When your head hurts, every thing sucks. Anyone who's ever had a migraine knows how debilitating they can be.
You can tell your throbbing noggin's a migraine, as opposed to a cluster headache or hangover, by the way light and noise - or anything, really - become agents of torture. Another giveaway is nausea or vomiting.
Migraines also tend to be one-sided as they bang away at your skull. Many folks just lock themselves in a dark room and suffer. Way more women than men get these beasts, and if you're unlucky they can strike once a month or more. Consequently, sufferers are always hunting for relief.
Weirdly, Botox is gaining popularity as a treatment. It's a temporary solution and not FDA-approved, but a lot of people find it helpful. Others are naturally put off by the idea of having a neurotoxin injected into their heads.
Beyond that, there's a whole slew of treatments that may or may not bring relief. It's one of those trial-and-error things. Note that heavy-duty painkillers can have serious side effects.
What the experts say
"Migraines are really a tremendous disability and not given the attention they warrant as a real disease. They're actually probably a brain disease that may involve gender, hormonal and genetic issues. A disturbance of brain function triggers the migraine effect. Trigger factors can include stress, certain foods, wine, weather or hormonal changes. For pain you can simply use ASA , acetaminophen or anti-inflammatories . If they don't work, we go on to the triptans . Some evidence shows early treatment is important. We're wondering whether persistent migraines can lead to changes in the brain or even stroke. If you have several per month, we might look at a preventative agent, which can include anti-epileptic agents or a sort of beta blocker . Some studies suggest natural remedies such as high doses of vitamin B2 , feverfew , magnesium sulphate and co-enzyme Q may be effective. People also suggest relaxation , hypnotherapy , mindfulness . Acupuncture and physiotherapy may have some benefit."
Allan Gordon , director, Wasser Pain Management Centre at Mount Sinai Hospital, Toronto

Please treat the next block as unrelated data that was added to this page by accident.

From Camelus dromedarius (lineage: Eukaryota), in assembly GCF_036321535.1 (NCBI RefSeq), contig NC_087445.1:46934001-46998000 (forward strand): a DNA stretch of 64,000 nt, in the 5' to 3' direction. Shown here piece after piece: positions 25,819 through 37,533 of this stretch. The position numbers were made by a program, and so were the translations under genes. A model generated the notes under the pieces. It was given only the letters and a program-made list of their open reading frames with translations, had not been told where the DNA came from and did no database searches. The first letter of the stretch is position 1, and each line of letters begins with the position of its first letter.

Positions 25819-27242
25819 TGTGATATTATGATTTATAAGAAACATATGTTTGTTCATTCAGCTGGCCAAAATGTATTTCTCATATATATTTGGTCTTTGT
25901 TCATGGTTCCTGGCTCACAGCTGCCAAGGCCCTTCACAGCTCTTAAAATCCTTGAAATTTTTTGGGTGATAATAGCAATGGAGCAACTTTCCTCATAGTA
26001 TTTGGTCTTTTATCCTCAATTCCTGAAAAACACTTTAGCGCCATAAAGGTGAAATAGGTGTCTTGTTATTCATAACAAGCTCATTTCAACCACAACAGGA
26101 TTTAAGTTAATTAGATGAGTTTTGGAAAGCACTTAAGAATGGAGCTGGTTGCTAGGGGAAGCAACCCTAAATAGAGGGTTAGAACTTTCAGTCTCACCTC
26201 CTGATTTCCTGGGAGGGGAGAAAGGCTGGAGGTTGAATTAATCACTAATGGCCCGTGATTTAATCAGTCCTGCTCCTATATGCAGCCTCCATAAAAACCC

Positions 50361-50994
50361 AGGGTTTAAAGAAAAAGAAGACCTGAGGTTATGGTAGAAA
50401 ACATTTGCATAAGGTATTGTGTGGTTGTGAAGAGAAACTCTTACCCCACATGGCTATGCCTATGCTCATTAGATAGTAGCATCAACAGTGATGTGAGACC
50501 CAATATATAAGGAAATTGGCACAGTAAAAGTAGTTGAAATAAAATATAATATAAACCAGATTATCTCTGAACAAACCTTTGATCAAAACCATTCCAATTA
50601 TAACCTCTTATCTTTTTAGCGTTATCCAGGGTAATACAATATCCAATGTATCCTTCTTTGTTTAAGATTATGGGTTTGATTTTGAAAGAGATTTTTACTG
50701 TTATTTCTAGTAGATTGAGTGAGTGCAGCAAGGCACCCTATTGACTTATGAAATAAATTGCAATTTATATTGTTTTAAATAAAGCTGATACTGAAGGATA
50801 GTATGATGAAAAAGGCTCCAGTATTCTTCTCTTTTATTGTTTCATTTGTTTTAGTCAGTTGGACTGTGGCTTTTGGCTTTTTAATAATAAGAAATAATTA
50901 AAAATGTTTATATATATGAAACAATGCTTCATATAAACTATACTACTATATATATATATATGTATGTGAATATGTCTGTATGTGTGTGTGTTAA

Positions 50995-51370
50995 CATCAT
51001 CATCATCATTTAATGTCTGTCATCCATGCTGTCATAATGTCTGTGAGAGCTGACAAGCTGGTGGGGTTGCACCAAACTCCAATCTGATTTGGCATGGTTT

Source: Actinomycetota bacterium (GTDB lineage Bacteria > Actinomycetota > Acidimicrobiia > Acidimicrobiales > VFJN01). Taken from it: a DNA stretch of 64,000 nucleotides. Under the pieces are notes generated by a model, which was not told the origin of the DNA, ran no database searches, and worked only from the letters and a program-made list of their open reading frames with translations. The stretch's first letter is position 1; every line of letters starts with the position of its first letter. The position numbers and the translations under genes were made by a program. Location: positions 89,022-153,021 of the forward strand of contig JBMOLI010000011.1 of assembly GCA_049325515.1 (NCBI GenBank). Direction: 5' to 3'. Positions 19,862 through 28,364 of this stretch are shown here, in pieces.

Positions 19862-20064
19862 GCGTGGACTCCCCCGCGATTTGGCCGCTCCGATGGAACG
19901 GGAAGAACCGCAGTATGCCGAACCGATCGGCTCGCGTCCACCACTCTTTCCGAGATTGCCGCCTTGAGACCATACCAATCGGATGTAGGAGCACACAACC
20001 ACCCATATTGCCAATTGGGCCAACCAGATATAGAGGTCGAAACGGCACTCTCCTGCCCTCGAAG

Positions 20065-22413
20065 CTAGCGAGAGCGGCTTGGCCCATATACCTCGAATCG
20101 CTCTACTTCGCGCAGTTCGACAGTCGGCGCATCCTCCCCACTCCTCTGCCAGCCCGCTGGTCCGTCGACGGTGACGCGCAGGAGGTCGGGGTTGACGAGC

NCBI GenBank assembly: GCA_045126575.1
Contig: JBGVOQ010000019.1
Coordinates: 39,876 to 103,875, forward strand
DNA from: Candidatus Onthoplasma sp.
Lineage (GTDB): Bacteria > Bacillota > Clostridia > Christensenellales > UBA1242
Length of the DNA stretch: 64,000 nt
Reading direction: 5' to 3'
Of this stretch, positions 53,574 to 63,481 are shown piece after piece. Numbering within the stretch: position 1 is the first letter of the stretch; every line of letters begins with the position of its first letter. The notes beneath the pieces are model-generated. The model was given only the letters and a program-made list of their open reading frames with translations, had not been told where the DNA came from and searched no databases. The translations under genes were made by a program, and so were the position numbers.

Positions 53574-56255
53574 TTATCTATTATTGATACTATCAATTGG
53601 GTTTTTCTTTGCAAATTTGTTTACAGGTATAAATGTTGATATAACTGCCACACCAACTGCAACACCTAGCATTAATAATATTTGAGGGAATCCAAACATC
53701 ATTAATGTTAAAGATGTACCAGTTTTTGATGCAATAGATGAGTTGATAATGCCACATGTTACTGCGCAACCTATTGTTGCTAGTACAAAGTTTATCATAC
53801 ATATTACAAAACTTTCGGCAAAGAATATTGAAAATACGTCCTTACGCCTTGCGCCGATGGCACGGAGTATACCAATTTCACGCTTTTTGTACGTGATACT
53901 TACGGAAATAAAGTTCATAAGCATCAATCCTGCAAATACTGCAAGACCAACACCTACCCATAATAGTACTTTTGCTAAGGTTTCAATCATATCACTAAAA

"Many different foods can trigger migraines, including wheat and dairy, chocolate, wine, tomatoes, potatoes, bananas, fermented foods. Food sensitivity testing or an elimination diet may be helpful. Hypoglycemia and not eating frequently enough might also be factors. There is often a relationship between the digestive, nervous and vascular systems. Probiotics are a good place to start. Butterbur root (Petasites hybridus) is very effective in dealing with the frequency, intensity and duration of migraine attacks. Homeopathy is especially effective for the acute onset of migraines. A classic [treatment] is belladonna , mainly for right-sided migraines that begin in the occiput (back of head) and progress to the right forehead or eye. There is intense, throbbing pain. Hands and feet may feel icy."
Zorana Rose , naturopath, Toronto
"Acupuncture and herbs work really well. From a Chinese medicine standpoint, it's often liver yang rising with a base of something like liver yin deficiency or blood deficiency. There's usually a mix of excess and deficiency. Often, people with migraines have difficultly saying no and don't prioritize well. They run themselves ragged so the body says, 'Okay, forget it. I'm just shutting you down.' I find if you don't deal with that underlying issue and learn to say no, anything else is just a quick fix."
Kaleb Montgomery , doctor of Chinese medicine, Toronto
"We try to get the cranial system to get hold of any anatomical or physiological imbalance to rebalance the system. There are many different causes of migraine. There is a hereditary component, so of course you have to do a history and ascertain whether it's genetic or maybe due to toxins in the diet or from other sources. There are more controversial potential causes, like inoculations. One thing you can try is to put two tennis balls in a sock, place them at the two points at the very base of the skull, then lie flat on the floor . This addresses the movement of the craniosacral system and begins to ask it to check itself."
Diana Griffin , craniosacral therapist, Toronto